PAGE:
That drinking “alkaline” water or foods is good for you. This trend is based on an experiment in essentially a Petrie dish showing cancer cells couldn’t survive at high pH. Know what else can’t survive at high pH? YOU! Your food is digested and your blood (which is pH buffered) stays at the same pH. If it didn’t you’d be in the hospital.


Never put seafood and cheese together.

Boy, do you have some discoveries to make. Just put the *right* seafood and the *right* cheese together.

Image credits: SnowCoyote3


"You can never have too much garlic.." Yes you can, especially in Italian food. Garlic is not a prominent ingredient.

Image credits: Typical-Ad-6730


I may be wrong here, but I'm wiling to die on this hill - there is absolutely no such thing as air frying. What you are doing is convection baking.

-- edit: I'm not knocking the appliance here, but the marketing gimmickry annoys the hell out of me. The appliances sold as "air fryers" are more efficient and better in a lot of ways, but stop calling it what it isn't. This is why we all have trust issues!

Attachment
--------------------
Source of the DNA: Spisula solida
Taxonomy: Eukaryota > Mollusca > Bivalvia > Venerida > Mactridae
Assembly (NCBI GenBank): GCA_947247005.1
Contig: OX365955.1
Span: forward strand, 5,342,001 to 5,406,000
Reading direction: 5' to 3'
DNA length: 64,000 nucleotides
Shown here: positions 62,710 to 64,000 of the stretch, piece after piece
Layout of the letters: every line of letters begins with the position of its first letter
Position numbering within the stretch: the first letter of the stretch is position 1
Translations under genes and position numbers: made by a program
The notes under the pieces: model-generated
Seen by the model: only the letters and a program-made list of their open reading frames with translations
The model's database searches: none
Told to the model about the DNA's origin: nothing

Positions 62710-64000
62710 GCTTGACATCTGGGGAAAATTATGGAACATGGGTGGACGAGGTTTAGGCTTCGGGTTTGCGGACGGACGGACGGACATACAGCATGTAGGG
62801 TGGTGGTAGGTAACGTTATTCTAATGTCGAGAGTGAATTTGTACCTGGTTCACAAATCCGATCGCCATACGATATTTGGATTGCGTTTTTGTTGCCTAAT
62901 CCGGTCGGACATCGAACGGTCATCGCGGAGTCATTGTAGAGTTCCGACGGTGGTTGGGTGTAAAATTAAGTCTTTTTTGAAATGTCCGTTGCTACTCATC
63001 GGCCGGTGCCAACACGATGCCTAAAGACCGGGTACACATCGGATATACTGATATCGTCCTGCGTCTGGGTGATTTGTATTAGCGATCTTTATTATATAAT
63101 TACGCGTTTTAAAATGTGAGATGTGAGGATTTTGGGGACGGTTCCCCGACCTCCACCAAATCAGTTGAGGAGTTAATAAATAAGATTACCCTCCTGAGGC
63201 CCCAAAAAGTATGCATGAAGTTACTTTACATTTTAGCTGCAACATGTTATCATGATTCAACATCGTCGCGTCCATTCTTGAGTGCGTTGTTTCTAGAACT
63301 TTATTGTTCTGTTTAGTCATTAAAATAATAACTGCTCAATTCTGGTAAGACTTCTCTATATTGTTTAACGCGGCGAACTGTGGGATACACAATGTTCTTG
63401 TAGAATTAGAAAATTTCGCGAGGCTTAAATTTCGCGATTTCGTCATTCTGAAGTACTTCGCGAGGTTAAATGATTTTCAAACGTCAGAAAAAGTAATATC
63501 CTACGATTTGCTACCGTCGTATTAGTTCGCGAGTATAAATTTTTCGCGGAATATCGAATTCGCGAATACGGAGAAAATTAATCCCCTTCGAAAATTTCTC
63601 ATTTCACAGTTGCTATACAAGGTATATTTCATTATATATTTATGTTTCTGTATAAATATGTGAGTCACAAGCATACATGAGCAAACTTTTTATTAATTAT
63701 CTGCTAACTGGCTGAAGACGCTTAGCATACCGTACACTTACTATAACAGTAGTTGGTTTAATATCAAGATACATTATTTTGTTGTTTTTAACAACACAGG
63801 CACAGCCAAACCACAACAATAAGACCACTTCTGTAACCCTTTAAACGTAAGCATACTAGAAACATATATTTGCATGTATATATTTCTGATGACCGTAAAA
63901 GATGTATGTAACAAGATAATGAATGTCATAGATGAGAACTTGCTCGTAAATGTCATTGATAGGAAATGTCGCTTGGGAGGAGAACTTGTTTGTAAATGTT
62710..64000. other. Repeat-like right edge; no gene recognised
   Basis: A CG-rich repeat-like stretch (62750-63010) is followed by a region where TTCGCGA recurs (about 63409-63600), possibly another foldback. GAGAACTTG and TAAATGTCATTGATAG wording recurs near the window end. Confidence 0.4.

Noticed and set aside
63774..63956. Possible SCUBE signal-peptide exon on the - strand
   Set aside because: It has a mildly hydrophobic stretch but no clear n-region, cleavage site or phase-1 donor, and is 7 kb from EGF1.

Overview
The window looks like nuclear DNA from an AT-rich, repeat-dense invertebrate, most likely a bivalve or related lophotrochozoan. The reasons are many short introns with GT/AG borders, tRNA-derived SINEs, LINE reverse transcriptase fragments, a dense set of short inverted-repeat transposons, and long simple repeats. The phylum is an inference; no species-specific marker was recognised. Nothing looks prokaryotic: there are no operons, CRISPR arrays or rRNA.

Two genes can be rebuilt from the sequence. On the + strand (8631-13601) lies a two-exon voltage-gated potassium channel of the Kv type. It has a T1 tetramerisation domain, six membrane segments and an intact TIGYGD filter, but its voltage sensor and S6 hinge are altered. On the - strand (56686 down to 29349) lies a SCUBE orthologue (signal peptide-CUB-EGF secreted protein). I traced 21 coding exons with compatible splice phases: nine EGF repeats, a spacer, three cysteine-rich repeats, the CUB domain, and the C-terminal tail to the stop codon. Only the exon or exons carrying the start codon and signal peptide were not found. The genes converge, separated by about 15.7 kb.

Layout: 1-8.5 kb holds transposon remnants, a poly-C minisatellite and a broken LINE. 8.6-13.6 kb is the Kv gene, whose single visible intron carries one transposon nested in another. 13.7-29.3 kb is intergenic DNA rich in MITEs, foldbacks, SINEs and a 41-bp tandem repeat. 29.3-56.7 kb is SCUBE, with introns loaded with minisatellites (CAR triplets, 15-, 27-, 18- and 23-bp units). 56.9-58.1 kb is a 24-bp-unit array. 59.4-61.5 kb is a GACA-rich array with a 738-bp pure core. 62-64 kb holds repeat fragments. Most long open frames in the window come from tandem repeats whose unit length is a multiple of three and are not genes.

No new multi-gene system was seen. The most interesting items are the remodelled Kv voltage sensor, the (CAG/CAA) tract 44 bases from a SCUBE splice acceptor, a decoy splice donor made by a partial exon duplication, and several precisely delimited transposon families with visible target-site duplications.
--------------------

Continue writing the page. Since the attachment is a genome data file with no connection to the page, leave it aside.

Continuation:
Image credits: NotJebediahKerman


Anything buzz words like gut health, flushes/cleanses, “unprocessed” food.

Saying MSG is fake and bad for you.

Not a cooking myth, but when someone has really bad knife skills I don’t trust their recipes or advice.

Edit: this was meant to refer to unsafe knife skills. Cutting on a slippery board. Holding the food with your fingers basically parallel/flat against it.

Image credits: GlitterLavaLamp


It's not a myth exactly, but when people do too much parroting of certain food-isms, true or otherwise, I'm less likely to consider them a worthwhile source. It feels like they don't have much experience-based knowledge, instead they're just a collection of food video factoids and reddit comments. It's all very

***well ACTUALLY***

Also, non-bakers who do the "baking is a science, not an art" bit. Because most bakers I know and love know that there is actually a good degree of wiggle room when baking and you have to make a few common sense calls.


“Don’t forget to put olive oil in your pasta water, otherwise your pasta will stick.”

If you want to prevent boil overs, use a bigger pot & don’t over fill it. This negates the need for the “spoon hack”.

An 8 quart pot is not unreasonable for a pound of dry pasta.